State v. Christopher G. Tillman, 2005 WI App 71
Tillman, pro se
¶16. The no merit appeal procedure has its genesis in Anders v. California, 386 U.S. 738 (1967), and is codified in Wis. Stat. Rule 809.32. … Any motion to withdraw pursuant to Anders “necessarily implicates the merits of an appeal, because the premise of the motion is that the appeal is frivolous.” Wilkinson v. Cowan, 231 F.3d 347, 351 (7th Cir. 2000).¶17 Wisconsin Stat. Rule 809.32 incorporates the no merit procedure set forth in Anders, as well as setting forth more detailed requirements. First, appointed counsel examines the record for potential appellate issues of arguable merit. See Rule 809.32(1)(a) (“The no merit report shall identify anything in the record that might arguably support the appeal and discuss the reasons why each identified issue lacks merit.”). Next, the defendant has the opportunity to respond to the no merit report and raise additional issues. Rule 809.32(1)(e). Next, as contemplated by Anders, the appellate court not only examines the no merit report but also conducts its own scrutiny of the record to see if there are any potential appellate issues with arguable merit. See Anders, 386 U.S. at 744-45. Finally, the court’s no merit decision sets forth the potential appellate issues and explains in turn why each has no arguable merit.
¶18 … As noted earlier, the no merit process “necessarily implicates the merits of an appeal” because the premise of appellate counsel’s motion to withdraw following the filing of the no merit report “is that the appeal is frivolous.” Wilkinson v. Cowan, 231 F.3d at 351. “This can only be understood as a merits-based decision with respect to each of the claims raised in the petition.” Id.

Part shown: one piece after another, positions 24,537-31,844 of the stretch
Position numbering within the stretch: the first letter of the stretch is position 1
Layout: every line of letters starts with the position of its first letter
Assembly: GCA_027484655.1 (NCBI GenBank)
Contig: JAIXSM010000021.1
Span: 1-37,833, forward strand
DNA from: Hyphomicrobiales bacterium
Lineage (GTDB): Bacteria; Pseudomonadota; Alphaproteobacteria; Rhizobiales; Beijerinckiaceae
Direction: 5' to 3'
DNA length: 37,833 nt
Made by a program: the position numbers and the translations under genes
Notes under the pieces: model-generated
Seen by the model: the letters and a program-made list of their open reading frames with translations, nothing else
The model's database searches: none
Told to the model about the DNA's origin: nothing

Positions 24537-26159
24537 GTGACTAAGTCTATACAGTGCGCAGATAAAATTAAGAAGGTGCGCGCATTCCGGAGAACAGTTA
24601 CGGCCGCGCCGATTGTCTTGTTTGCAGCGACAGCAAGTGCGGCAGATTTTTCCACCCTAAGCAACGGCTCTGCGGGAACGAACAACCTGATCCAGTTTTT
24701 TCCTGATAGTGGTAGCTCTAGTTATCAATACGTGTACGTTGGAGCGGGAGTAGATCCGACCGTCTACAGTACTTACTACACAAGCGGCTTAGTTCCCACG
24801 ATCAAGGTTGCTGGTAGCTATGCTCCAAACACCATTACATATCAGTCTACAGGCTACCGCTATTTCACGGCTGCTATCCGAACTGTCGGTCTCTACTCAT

A no-merit report, as these passages make clear, is in both form and effect a motion to withdraw. Very much unlike pre-conviction stages, formal withdrawal isn’t always necessary on postconviction review – take a look at State ex rel. Richard A. Ford v. Holm, 2004 WI App 22; and at discussion here – but (without getting into a detailed discussion) – as presently written, § 809.32 is reasonably read as making no-merit procedure as the default position. In other words, unless you are absolutely sure that the client has unequivocally consented to informal closure of the case without any action then a no-merit report is in order. Note that this is merely an interpretation, not something the court has addressed one way or the other, and take that into account. One noteworthy point the court does explicitly make is that a no-merit appeal “necessarily implicates the merits of an appeal.” This is something of an overstatement; might have been better to say, necessarily implicates the merits of an appeal on the current record. What about matters not in the record (paradigmatically: an effective-assistance claim)? This is too knotty a problem to discuss here, except to say that taken at face value, the court’s sweeping generalization is highly problematic; and to add that at least on the facts of this case there is no reason to extend the statement, generalized though it is, to extra-record situations.